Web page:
Once Andrew believes the email is from the CEO, he is under tremendous pressure to wire the money. Even if there are procedures in place to prevent these types of transactions, the message urges him to do it as soon as possible – after all, millions are at stake.
On top of urgency, the CEO has come up with an excuse as to why they won’t be in contact – this means that Andrew can’t even ask questions or confirm the order. Even if this isn’t the kind of transfer that Andrew would normally make, the intensity of the circumstances could lead him to skirt the rules – and end up transferring $100,000 right into the wily thief’s account.
These scams can be accomplished in a single email, or more sophisticated attackers may take a longer exchange to slowly build a convincing trap that ensnares their victim. No matter the approach, if the victim falls for it, the result is the same – the company’s money gets wired to the scammer.
In a related scheme, the attacker can also pretend to be a lawyer and demand the employee send money or information regarding critical and confidential matters. Once again, they generally use pressure and make the matter seem urgent, in the hope that the employee will fall victim to the scam.
Another technique involves either taking over the email account of a vendor’s employee, or simply pretending to be them. Attackers can then use this position to send out invoices to their target company and hope that they get paid before anyone investigates thoroughly.
Cybercriminals may send out completely fake invoices, or they may take their time to divert a legitimate payment. In the latter case, they tend to find out about an invoice that actually needs to be paid, and then come up with a ruse to get the target company to change the account number from the vendor to their own account.
The target then sends off the money to the account, thinking that its vendor has simply updated its account details. Instead, the payment is whisked off into the attacker’s hands, and the target still owes the vendor money for the invoice.
Sometimes these attacks can be as brazen as opening a business with a similar sounding name to one of the target company’s actual suppliers. The hackers then proceed to send out invoices and hope that no one notices the blatant deception.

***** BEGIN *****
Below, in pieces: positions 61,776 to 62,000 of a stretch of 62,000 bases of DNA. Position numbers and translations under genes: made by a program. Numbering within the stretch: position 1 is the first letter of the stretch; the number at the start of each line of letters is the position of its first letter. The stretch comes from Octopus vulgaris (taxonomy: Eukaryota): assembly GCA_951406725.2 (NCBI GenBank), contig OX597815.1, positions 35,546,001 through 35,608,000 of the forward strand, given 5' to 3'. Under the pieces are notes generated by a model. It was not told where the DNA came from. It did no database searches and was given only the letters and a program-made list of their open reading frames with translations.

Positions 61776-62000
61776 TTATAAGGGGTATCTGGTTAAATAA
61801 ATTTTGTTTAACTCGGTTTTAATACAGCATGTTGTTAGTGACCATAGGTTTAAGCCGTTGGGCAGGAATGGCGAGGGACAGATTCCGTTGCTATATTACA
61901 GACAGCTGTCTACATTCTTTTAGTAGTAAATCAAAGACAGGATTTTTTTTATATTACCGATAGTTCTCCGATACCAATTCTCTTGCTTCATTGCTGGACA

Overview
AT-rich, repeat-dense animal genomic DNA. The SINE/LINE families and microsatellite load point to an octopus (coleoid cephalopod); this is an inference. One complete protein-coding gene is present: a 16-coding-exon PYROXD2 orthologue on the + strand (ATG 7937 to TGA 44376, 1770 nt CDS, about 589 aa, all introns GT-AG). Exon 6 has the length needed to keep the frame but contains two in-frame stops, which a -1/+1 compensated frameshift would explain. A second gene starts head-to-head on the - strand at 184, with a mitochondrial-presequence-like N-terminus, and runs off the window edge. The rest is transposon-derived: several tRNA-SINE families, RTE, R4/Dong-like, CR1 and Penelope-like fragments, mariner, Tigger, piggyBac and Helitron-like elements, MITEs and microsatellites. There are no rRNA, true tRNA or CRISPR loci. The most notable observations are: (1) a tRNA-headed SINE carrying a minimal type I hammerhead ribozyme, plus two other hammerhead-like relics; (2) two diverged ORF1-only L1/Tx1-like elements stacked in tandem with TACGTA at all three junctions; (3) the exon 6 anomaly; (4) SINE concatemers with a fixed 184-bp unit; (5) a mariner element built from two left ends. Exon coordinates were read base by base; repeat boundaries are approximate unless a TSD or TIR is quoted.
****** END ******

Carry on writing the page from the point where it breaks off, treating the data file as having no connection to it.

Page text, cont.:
In many of these fake invoice schemes, the cybercriminals pretend to be foreign companies, because international transfers make it easier to hide the money before the target or the authorities can stop it. They generally send the money through a global chain of accounts in an attempt to obscure their tracks from investigators.
Another business email scam uses the same techniques, but doesn’t seek out money directly. Hackers can hijack or impersonate the account of a high-ranking figure, much like in CEO fraud, and then target the HR department or other key data holders into sending them information from valuable databases.
The attackers can use similar pressures to manipulate their victims into transferring the data without thinking. Once the data ends up in the hacker’s hands, they can then either use it to mount further cybercrimes, or sell it online. These thefts often result in major data breaches for the affected companies, causing them large financial losses, business disruption and negative publicity.
The growing threat of business email compromise
The FBI Internet Crime Complaint Center’s 2018 Internet Crime Report showed that the organization received 20,373 business email compromise or email account compromise complaints that year. All up, these complaints resulted in estimated losses of almost $1.3 billion.
Although the figures include regular email account compromises, it’s also important to acknowledge that these are only the reported complaints – it’s possible a significantly greater number of business email compromise victims never filed a complaint with the FBI.
These attacks are increasing rapidly – the 2017 Internet Crime Report only mentioned 15,690 complaints that equated to losses of $675 million. That’s a numerical increase of over 27 percent, with financial losses almost doubling, all in just one year.